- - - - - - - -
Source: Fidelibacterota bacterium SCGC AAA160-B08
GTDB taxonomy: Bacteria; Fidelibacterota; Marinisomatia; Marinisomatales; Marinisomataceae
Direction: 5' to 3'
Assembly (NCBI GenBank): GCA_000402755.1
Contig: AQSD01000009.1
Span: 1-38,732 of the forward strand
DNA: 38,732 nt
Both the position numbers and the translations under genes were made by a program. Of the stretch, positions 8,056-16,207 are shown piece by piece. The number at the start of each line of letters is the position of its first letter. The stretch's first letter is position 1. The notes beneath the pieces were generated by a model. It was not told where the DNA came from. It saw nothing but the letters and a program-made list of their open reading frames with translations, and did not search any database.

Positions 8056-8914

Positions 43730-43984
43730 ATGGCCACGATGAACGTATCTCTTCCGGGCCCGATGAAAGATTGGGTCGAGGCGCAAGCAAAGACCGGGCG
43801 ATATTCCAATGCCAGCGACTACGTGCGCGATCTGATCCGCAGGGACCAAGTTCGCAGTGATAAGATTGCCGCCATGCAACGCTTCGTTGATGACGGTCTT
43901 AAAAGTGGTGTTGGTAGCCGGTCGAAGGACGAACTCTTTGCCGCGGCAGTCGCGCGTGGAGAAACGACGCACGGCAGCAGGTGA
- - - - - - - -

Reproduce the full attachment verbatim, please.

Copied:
Source: Fidelibacterota bacterium SCGC AAA160-B08
GTDB taxonomy: Bacteria; Fidelibacterota; Marinisomatia; Marinisomatales; Marinisomataceae
Direction: 5' to 3'
Assembly (NCBI GenBank): GCA_000402755.1
Contig: AQSD01000009.1
Span: 1-38,732 of the forward strand
DNA: 38,732 nt
Both the position numbers and the translations under genes were made by a program. Of the stretch, positions 8,056-16,207 are shown piece by piece. The number at the start of each line of letters is the position of its first letter. The stretch's first letter is position 1. The notes beneath the pieces were generated by a model. It was not told where the DNA came from. It saw nothing but the letters and a program-made list of their open reading frames with translations, and did not search any database.

Positions 8056-8914

Positions 43730-43984
43730 ATGGCCACGATGAACGTATCTCTTCCGGGCCCGATGAAAGATTGGGTCGAGGCGCAAGCAAAGACCGGGCG
43801 ATATTCCAATGCCAGCGACTACGTGCGCGATCTGATCCGCAGGGACCAAGTTCGCAGTGATAAGATTGCCGCCATGCAACGCTTCGTTGATGACGGTCTT
43901 AAAAGTGGTGTTGGTAGCCGGTCGAAGGACGAACTCTTTGCCGCGGCAGTCGCGCGTGGAGAAACGACGCACGGCAGCAGGTGA